More than 2,000 second generation smart meters are live, clean growth minister Claire Perry has revealed.

In a response to a written question tabled by backbench Labour MP Stephen McCabe about how many SMETS2 gas meters have been installed and connected to the Data and Communication Company’s (DCC) system, Perry replied that the figure is 1,000.

The total number of working gas and electricity SMETS2 meters, which are designed to be fully inter-operable by any supplier over the DCC system, is 2,000, she added.

In an answer to a separate question, Perry told McCabe that enrolment and adoption of the first cohort of the less sophisticated SMETS1 meters into the DCC system will go live “at the end of the year”.

This will see the DCC link its systems to at least two companies already providing large scale SMETS1 services to energy suppliers.

She added that work to design, build and test a service to enrol and adopt SMETS1 meters continues and that the government will be consulting on enrolment of the remaining cohorts “later this summer”.

According to Perry, around 637,000 SMETS1 devices are currently operating in traditional or “dumb” mode. This is because they belong to customers who have switched to a supplier without data communication arrangements so that they can continue working in “smart” mode.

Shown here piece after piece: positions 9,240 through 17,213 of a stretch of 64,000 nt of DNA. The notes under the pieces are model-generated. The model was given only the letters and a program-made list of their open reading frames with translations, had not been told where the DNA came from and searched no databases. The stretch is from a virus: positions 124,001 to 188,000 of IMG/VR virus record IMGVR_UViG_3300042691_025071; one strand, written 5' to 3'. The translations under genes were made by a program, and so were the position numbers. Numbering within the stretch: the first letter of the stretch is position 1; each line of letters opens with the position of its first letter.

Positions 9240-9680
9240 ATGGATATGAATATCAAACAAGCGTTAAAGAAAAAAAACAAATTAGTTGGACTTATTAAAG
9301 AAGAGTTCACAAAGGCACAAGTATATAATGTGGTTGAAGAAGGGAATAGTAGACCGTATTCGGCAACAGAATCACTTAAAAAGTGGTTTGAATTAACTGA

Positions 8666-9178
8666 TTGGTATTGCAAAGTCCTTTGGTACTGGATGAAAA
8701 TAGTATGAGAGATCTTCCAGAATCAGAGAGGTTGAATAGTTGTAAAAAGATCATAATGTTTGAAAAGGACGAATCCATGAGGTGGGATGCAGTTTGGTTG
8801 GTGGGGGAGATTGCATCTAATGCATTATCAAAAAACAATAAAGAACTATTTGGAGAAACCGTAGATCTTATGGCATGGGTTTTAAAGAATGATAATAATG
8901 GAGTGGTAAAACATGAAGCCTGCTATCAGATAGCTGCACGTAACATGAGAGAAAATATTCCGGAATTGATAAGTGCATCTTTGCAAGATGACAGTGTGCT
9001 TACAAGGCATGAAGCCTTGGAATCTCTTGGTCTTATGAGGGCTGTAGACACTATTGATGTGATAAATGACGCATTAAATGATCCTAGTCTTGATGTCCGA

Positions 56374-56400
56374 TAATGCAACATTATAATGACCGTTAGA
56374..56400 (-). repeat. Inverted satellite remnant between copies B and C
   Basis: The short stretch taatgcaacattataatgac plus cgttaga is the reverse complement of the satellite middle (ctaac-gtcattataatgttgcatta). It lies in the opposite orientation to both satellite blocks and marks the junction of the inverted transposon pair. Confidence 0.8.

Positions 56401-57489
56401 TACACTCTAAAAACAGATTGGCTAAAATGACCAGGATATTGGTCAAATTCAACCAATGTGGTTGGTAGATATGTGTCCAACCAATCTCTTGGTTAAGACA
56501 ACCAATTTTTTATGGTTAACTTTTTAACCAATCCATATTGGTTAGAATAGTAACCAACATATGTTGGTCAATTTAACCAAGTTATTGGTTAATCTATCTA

Around 11 million SMETS1 are working in smart mode as intended, she added.

Enrolment onto the DCC system is designed to ensure that all customers with SMETS1 meters are able to continue using them in “smart” mode if they switch suppliers.

Perry’s boss, business and energy secretary of state Greg Clark pledged in the House of Commons last November that arrangements would be in place for the SMETS1 devices to be fully inter-operable by the end of this year.

Perry said that while some leading energy suppliers have started rolling out SMETS2 meters to their customers, others are still working with the DCC to finish testing the devices before doing so.

She added that the government is consulting on a final adjustment to the deadline for stopping the installation of SMETS1 meters in order to give suppliers more leeway before commencing the SMETS2 rollout.

But the minister denied that SMETS2 devices would take longer to install than SMETS1s.

“Feedback from energy suppliers based on their SMETS2 installations does not indicate that installation times will be materially different to SMETS1 installation times once installer experience of second generation metering matures,” she said.

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